Cir. 2007). If the Commissioner conclusively finds the
claimant “disabled” or “not disabled”
at any point in the five-step process, she does not proceed
to the next step. 20 C.F.R. § 416.920(a)(4).
ALJ is responsible for determining credibility, resolving
conflicts in medical testimony, and for resolving
ambiguities.” Andrews v. Shalala, 53 F.3d
1035, 1039 (9th Cir. 1995) (citing Magallanes v.
Bowen, 881 F.2d 747, 750 (9th Cir. 1989)). The findings
of the Commissioner are meant to be conclusive if supported
by substantial evidence. 42 U.S.C. § 405(g). Substantial
evidence is “more than a mere scintilla but less than a
preponderance.” Tackett v. Apfel, 180 F.3d
1094, 1098 (9th Cir. 1999) (quoting Matney v.
Sullivan, 981 F.2d 1016, 1018 (9th Cir. 1992)). The
court may overturn the decision to deny benefits only
“when the ALJ's findings are based on legal error
or are not supported by substantial evidence in the record as
a whole.” Aukland v. Massanari, 257 F.3d 1033,
1035 (9th Cir. 2001). This is so because the ALJ “and
not the reviewing court must resolve conflicts in the
evidence, and if the evidence can support either outcome, the
court may not substitute its judgment for that of the
ALJ.” Matney, 981 F.2d at 1019 (quoting
Richardson v. Perales, 402 U.S. 389, 400 (1971));
Batson v. Comm'r of Soc. Sec. Admin., 359 F.3d
1190, 1198 (9th Cir. 2004). The Commissioner's decision,
however, “cannot be affirmed simply by isolating a
specific quantum of supporting evidence.” Sousa v.
Callahan, 143 F.3d 1240, 1243 (9th Cir. 1998) (citing
Hammock v. Bowen, 879 F.2d 498, 501 (9th Cir.
1989)). Reviewing courts must consider the evidence that
supports as well as detracts from the Commissioner's
conclusion. Day v. Weinberger, 522 F.2d 1154, 1156
(9th Cir. 1975).
argues the ALJ erred in five ways: (1) in finding Canez could
stand and/or walk for 6 hours per workday; (2) in finding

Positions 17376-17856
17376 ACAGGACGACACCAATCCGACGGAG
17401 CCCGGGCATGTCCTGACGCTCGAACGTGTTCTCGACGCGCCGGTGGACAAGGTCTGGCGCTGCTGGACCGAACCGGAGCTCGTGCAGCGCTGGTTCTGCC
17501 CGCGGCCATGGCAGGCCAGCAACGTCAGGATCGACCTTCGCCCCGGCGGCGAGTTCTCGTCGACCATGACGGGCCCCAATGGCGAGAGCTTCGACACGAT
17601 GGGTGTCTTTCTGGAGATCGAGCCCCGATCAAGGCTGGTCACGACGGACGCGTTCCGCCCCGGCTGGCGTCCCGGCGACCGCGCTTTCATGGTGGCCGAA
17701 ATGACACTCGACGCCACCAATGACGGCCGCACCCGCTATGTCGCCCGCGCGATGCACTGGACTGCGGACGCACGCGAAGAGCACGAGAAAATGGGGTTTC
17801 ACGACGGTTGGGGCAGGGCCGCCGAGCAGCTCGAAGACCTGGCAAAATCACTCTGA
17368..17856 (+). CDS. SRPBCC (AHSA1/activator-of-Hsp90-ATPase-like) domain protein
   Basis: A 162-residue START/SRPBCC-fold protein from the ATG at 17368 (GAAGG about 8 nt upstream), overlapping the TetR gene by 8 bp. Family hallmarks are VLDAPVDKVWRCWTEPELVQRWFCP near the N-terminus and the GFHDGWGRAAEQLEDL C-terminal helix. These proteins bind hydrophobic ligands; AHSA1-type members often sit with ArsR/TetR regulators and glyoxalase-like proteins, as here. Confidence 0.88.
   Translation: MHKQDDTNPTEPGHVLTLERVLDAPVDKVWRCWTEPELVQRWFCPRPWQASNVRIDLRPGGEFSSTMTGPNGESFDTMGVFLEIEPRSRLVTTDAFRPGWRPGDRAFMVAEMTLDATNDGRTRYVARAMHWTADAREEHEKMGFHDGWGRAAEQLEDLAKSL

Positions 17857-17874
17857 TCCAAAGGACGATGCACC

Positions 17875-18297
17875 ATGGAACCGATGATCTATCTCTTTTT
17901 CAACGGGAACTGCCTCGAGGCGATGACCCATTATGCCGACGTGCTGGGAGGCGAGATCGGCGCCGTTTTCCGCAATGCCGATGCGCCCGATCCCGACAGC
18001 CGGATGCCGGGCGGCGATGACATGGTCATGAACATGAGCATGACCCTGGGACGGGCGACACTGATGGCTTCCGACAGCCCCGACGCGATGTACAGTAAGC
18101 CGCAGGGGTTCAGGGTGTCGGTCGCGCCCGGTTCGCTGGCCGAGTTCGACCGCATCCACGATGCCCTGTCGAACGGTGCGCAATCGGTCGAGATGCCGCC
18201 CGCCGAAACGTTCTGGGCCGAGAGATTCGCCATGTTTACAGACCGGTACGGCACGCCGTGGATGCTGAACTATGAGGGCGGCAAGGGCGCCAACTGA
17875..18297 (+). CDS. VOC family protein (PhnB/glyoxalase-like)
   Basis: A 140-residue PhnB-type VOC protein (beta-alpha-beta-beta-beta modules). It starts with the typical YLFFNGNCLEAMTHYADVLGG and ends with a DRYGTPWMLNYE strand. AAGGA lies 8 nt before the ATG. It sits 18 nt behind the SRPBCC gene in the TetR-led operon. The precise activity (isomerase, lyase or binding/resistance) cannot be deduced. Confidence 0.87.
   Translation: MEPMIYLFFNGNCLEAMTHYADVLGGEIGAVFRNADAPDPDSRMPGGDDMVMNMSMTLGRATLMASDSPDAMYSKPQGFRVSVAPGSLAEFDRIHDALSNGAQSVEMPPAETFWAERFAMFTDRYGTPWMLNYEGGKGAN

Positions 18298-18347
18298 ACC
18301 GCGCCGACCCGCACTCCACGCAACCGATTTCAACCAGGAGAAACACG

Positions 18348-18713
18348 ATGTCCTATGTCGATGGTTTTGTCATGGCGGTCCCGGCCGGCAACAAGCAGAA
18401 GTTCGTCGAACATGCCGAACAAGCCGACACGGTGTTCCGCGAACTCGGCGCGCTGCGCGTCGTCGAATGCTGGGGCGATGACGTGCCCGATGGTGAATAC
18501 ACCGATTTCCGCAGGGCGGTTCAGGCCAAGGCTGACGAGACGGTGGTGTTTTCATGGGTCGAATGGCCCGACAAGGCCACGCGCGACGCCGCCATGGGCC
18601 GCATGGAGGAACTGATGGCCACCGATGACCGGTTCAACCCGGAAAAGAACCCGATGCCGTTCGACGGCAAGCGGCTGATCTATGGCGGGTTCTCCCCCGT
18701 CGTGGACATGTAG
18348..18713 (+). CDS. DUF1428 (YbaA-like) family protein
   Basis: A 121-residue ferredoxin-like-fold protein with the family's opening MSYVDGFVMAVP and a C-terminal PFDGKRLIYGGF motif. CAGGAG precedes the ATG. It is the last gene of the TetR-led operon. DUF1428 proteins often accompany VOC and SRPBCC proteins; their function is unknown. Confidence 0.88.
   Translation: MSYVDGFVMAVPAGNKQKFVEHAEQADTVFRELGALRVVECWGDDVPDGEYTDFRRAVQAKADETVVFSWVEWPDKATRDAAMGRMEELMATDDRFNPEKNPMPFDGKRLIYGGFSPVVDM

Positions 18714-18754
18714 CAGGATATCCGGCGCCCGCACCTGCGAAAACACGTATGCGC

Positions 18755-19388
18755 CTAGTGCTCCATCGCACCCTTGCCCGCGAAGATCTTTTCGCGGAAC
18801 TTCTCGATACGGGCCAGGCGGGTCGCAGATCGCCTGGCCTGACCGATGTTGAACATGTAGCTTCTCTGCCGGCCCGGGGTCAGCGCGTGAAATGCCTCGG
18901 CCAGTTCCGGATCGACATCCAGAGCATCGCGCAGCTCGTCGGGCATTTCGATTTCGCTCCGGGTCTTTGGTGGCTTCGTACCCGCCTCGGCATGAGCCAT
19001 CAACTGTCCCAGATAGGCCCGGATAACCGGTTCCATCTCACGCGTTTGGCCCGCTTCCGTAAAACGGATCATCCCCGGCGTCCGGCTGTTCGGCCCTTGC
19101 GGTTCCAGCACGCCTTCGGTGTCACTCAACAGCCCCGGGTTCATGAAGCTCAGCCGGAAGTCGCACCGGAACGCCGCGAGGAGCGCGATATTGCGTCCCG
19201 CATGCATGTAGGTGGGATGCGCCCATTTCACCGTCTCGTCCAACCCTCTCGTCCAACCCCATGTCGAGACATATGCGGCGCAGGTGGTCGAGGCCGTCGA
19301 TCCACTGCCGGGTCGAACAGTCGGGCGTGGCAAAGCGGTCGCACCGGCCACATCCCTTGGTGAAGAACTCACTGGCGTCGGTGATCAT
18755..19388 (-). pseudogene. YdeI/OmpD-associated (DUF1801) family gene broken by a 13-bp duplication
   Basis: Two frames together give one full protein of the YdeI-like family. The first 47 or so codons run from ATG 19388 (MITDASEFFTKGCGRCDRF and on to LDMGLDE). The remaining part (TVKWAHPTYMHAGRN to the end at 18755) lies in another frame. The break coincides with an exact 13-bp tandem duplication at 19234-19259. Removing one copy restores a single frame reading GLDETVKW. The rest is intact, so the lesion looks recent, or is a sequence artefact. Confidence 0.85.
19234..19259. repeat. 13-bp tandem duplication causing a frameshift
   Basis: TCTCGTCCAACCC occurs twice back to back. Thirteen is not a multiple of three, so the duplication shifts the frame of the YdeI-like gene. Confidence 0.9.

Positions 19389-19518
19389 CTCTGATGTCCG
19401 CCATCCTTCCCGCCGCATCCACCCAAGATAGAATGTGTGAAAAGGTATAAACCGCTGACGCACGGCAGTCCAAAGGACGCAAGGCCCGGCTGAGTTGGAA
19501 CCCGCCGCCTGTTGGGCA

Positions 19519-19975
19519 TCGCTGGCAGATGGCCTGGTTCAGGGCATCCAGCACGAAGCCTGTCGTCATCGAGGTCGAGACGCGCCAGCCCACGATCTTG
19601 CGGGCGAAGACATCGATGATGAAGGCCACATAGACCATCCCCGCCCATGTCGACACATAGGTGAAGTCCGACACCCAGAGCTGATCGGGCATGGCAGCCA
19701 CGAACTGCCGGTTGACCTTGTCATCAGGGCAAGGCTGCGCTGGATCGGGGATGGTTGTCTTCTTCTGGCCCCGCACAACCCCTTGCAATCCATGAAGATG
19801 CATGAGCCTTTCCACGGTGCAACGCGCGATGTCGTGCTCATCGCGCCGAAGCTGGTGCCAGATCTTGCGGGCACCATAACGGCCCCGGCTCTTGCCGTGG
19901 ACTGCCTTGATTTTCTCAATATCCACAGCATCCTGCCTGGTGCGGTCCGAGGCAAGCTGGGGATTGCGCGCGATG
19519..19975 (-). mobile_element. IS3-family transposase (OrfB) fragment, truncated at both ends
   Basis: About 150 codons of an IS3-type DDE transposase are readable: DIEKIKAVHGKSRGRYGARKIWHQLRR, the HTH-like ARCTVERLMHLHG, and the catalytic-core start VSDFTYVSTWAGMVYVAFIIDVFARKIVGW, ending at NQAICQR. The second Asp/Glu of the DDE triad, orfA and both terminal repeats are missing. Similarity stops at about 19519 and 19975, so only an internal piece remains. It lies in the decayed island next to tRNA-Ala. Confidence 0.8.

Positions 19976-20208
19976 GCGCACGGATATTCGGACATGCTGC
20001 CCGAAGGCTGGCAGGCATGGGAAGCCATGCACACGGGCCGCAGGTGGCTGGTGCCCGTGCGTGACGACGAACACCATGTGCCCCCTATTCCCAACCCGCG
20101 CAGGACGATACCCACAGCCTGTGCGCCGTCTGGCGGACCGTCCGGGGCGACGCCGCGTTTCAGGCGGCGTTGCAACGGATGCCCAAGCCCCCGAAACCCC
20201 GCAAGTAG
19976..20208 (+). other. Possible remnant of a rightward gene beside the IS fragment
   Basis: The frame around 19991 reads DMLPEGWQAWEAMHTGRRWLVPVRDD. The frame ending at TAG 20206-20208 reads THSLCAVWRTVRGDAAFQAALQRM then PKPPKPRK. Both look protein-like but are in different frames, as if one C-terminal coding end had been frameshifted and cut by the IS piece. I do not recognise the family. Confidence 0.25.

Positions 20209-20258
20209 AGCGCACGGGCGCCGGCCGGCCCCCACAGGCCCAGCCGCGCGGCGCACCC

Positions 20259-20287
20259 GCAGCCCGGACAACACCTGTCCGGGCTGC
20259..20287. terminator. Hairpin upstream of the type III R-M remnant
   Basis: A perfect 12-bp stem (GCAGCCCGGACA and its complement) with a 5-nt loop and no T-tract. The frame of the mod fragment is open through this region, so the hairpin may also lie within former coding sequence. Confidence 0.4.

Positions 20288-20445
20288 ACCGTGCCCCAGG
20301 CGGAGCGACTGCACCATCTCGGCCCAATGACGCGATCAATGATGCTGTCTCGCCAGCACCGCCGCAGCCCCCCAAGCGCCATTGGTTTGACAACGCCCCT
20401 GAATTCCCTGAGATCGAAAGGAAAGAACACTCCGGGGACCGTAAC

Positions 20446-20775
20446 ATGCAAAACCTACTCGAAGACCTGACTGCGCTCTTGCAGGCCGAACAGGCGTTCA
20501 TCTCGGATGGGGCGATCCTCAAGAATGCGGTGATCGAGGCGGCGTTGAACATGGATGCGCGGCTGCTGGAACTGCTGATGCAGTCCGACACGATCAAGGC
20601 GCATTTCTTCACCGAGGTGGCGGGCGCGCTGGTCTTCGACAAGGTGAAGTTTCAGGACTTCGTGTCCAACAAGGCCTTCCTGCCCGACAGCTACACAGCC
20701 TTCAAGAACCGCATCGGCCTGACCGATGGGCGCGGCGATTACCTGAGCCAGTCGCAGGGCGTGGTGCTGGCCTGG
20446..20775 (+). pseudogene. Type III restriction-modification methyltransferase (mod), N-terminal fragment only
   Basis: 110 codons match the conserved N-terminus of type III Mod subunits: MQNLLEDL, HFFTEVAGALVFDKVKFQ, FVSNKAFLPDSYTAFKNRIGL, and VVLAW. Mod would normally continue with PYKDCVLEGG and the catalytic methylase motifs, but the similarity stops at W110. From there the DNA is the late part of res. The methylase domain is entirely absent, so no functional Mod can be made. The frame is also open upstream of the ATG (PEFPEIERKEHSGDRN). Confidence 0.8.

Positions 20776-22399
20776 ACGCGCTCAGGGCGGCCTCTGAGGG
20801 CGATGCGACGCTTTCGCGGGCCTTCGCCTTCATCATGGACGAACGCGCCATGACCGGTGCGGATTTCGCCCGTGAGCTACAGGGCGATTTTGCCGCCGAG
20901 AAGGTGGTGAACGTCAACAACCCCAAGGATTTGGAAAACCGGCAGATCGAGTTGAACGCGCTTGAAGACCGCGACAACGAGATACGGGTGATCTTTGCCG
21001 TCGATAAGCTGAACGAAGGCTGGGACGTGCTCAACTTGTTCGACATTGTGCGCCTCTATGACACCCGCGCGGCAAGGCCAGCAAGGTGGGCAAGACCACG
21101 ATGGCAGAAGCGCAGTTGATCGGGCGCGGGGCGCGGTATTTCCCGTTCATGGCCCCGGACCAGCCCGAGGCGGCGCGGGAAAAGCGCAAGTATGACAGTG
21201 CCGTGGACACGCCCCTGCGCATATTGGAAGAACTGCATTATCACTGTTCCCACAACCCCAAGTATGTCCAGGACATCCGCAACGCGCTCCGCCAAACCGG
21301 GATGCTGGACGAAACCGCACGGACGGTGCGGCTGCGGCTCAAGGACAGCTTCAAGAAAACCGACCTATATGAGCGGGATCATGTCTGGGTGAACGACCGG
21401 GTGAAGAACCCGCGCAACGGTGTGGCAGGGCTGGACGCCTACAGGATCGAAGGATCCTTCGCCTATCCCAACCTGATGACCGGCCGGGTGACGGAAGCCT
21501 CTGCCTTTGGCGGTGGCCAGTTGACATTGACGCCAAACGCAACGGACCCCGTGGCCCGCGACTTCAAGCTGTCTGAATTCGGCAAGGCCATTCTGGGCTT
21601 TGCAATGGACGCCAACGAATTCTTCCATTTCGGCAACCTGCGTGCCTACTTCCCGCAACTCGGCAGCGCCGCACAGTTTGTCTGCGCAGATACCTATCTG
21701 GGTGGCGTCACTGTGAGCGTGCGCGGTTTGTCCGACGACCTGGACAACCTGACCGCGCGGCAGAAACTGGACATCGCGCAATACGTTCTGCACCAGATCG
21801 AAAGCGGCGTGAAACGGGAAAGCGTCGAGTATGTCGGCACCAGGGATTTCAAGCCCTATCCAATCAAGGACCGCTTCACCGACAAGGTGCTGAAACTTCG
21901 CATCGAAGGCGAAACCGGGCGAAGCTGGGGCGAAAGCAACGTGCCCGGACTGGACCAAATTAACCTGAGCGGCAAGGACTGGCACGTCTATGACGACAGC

Canez did not need a cane to stand and/or walk; (3) in
finding Canez could perform prolonged standing and/or
walking; (4) in finding Canez could work as a fast food
worker despite an RFC that prohibited exposure to dust,
odors, and gases; and (5) in not finding Canez disabled at
Step Five based on an accurate RFC. Canez requests a remand
for the award of benefits or, alternatively, a remand that
includes all identified errors.
agrees the ALJ erred as to Canez's claim 1 by rejecting
without explanation Dr. Hassman's opinion that Canez
could stand and/or walk for only three hours in an eight-hour
day. Defendant argues that further proceedings are necessary,
and she disagrees with Canez's request for an award of
benefits. Defendant argues there are conflicts in the record
that the ALJ must resolve: Dr. Hassman's opinion on
Canez's standing and walking abilities conflicted with
the opinions of Drs. Fahlberg and Hirsch; and examinations
from various doctors were in conflict regarding whether
Canez's gait was impaired and if he needed a cane. Other
than her citations to conflicting evidence, Defendant's
brief did not address the substance of Canez's claims of
error numbered by the Court as two through five.
discussed below, the Court finds Canez's first three
claims dispositive and, therefore, does ...